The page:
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ASUS HD 6950 Review

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From what I saw, the Cayman Pro-equipped ASUS HD6950 performed more or less as it was meant to. Like the reference design, it was able to usually outperform, or perform as well as, the GTX 480. Once overclocked, the card, every once in a while, came close to the GTX 580, which was nice to see. The card's overclocking ability was good, with a nice 20% bonus in clock speed over the factory-delivered speeds. 965MHz on the core and 1505MHz on the GDDR5 memory is really nothing to turn your nose up at, since it equates to free performance — Albeit with a little work on your own to get there. ASUS's Smart Doctor utility is flexible enough to allow the clock speeds and voltages to be enhanced with an easy to use GUI.

The temperatures I saw while using the card were far from bad and you could tell that the vapor chamber cooling was definitely doing its job. The overclocked temps weren't that unreasonable either, but turning the fan up to 100% produced a lot of noise — a known issue with AMD reference cooling. Really, at this point (100% fan speed), the noise is not what you would want to hear on a continuous basis. Just as with the temperatures, the power consumption from this card wasn't all that bad. It did creep up the charts a bit while sitting at idle with the overclock, but nothing unreasonable. Plus, for $289, you get a great amount of performance. Not only that, but if you've got six monitors that support DisplayPort connections, you'll be able to run all six off this one ASUS HD6950. In the end, this isn't a bad card, and it comes at a very reasonable price tag.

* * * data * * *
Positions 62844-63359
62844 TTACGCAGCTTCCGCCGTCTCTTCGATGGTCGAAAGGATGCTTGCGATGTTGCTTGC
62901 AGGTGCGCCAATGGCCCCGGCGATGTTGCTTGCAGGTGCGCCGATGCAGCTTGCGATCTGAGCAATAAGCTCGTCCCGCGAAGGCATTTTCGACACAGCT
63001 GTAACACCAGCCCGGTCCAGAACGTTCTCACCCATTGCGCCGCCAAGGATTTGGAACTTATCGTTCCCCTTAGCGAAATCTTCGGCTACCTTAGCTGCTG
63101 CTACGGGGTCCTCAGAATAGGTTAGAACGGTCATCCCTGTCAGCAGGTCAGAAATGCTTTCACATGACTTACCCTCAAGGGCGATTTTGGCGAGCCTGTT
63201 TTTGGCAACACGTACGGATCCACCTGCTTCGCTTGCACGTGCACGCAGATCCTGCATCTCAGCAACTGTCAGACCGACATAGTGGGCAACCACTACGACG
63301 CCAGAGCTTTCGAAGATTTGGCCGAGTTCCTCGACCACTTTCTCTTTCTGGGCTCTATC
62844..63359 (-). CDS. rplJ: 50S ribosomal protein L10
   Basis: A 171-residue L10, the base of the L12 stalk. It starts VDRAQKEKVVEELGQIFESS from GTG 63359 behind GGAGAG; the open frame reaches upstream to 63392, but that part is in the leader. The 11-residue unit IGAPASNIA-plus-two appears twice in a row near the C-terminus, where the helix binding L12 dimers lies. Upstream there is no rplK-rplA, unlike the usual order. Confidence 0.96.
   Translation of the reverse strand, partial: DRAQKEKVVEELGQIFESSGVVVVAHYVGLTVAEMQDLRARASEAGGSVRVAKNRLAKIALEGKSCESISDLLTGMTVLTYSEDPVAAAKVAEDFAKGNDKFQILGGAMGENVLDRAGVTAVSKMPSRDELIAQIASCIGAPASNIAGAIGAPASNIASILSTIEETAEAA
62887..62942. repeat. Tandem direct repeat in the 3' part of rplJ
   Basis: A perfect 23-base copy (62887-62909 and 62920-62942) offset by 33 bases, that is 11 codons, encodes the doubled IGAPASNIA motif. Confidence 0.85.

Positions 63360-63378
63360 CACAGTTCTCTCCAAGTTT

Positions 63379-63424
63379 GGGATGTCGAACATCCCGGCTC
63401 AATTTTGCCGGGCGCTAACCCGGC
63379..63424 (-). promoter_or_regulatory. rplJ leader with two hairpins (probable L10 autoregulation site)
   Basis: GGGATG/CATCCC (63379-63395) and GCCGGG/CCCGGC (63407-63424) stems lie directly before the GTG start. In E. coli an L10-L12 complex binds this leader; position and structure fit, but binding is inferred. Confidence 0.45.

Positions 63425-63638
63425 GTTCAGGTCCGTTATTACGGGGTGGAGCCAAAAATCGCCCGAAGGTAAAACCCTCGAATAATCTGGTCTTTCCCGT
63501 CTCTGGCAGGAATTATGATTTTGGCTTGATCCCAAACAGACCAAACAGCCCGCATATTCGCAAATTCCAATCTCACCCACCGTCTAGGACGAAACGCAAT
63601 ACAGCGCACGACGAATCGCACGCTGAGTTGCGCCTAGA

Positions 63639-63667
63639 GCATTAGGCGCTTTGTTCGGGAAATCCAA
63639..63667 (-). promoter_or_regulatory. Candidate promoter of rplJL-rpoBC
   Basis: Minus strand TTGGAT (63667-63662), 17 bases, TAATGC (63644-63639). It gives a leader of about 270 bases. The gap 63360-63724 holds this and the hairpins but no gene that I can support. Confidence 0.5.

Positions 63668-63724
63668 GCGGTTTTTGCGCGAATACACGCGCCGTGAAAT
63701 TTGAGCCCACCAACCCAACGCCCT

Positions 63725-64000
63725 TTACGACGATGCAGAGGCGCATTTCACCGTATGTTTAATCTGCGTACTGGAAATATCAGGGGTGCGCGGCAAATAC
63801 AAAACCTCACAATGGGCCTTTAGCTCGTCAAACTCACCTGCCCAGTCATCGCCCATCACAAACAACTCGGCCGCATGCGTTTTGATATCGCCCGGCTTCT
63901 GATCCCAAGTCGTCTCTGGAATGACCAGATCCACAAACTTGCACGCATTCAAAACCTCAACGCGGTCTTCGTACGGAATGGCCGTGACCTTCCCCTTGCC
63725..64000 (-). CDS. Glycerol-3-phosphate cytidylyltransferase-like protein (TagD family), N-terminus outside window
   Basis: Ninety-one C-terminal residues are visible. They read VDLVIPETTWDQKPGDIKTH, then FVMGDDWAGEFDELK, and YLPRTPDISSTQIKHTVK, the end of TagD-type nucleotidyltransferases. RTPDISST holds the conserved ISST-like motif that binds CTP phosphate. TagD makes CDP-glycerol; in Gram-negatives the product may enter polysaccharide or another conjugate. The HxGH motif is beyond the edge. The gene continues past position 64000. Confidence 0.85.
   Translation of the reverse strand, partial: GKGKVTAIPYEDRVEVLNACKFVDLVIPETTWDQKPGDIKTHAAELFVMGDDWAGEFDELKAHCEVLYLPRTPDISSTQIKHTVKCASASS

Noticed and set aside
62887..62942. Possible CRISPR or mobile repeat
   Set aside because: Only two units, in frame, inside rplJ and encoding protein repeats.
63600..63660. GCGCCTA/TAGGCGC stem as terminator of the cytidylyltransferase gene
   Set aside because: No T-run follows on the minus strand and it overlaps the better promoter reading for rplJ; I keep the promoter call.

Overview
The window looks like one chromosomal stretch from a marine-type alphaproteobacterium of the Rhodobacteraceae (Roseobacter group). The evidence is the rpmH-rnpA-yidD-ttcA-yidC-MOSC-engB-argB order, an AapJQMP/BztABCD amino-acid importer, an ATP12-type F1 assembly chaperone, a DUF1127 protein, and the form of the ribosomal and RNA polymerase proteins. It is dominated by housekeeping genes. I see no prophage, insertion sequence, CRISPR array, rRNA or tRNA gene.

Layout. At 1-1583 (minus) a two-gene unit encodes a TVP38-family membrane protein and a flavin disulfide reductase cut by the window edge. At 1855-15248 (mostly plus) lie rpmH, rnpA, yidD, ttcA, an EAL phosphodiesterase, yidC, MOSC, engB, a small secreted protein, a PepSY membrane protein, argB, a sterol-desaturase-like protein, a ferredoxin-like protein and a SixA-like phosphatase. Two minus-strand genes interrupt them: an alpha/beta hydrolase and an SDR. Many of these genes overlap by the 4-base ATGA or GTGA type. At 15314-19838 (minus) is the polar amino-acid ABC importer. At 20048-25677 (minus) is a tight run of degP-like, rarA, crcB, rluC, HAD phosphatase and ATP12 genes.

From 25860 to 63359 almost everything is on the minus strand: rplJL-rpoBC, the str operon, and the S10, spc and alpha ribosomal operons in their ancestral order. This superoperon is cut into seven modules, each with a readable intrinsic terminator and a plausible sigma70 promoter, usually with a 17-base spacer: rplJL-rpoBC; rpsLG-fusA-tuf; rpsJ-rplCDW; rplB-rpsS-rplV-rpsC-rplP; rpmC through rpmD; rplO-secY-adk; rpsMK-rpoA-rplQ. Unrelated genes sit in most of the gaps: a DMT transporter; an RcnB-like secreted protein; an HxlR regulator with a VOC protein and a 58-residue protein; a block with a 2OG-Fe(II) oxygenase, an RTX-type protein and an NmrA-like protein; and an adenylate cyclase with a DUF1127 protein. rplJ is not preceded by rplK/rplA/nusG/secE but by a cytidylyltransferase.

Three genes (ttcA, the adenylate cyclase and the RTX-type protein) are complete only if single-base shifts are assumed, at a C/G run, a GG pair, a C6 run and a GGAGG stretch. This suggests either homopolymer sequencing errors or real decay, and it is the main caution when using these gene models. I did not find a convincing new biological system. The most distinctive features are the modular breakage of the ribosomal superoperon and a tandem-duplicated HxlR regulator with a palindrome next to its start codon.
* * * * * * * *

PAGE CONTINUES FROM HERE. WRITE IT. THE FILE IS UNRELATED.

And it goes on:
• Price/Performance
  • Eyefinity
  • Good Cooler
  • Overclocking
  • Smart Doctor


  • Loud Fan
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